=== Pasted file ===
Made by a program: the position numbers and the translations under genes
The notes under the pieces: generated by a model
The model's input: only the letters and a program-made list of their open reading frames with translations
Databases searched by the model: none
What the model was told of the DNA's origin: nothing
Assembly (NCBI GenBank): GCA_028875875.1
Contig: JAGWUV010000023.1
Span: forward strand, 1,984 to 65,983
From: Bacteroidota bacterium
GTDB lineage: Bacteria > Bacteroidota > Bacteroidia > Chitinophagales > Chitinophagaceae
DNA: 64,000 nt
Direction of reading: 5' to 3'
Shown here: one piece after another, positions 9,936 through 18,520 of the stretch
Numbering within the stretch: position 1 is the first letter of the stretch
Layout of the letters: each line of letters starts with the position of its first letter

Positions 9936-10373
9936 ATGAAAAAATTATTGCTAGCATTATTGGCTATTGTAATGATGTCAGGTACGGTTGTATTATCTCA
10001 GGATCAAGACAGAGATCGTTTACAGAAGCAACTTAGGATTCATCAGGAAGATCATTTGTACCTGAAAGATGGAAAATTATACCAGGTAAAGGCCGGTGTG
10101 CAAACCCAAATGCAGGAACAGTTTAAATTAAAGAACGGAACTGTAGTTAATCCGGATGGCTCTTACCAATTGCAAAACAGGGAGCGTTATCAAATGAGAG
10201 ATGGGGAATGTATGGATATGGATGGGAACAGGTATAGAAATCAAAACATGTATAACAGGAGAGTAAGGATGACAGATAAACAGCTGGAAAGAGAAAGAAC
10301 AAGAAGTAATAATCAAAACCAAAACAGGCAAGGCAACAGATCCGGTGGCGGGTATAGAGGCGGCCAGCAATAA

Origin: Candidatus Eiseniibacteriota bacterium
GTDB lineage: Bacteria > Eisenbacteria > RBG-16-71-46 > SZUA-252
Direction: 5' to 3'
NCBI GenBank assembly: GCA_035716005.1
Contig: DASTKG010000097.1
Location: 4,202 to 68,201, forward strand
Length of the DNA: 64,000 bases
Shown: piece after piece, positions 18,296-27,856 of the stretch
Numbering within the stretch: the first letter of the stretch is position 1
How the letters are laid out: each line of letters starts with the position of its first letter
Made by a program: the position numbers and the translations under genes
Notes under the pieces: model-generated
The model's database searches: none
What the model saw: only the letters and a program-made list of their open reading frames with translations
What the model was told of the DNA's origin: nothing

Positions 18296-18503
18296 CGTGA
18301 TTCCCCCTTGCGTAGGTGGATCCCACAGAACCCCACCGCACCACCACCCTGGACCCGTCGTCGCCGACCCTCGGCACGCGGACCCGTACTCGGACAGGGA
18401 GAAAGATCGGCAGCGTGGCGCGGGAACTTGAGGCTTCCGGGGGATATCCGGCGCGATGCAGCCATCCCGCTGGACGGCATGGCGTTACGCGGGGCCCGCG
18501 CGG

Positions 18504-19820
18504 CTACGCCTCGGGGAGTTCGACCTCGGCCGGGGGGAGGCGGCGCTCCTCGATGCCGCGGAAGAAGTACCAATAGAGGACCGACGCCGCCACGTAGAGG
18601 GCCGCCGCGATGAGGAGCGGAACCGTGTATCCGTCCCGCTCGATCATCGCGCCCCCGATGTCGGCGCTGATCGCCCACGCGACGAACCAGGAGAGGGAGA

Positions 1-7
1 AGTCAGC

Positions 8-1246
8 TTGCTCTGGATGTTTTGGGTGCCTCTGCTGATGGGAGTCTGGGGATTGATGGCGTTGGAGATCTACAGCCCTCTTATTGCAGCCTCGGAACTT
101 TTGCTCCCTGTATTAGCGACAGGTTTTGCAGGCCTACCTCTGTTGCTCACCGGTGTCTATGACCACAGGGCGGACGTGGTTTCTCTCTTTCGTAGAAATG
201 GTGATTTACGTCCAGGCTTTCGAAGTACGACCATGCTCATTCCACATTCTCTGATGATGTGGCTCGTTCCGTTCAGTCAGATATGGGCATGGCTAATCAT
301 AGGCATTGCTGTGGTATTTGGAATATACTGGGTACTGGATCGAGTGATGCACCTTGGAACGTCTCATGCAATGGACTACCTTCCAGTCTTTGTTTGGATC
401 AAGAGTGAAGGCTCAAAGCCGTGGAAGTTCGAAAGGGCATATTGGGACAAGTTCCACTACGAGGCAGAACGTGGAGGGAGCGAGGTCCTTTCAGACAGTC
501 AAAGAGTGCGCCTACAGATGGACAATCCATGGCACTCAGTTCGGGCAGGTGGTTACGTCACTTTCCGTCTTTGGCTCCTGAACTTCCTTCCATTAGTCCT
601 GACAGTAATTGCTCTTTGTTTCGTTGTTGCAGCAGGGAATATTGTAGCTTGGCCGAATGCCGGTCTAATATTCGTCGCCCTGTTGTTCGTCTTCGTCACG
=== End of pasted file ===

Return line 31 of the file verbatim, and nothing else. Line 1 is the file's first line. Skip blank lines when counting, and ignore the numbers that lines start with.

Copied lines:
How the letters are laid out: each line of letters starts with the position of its first letter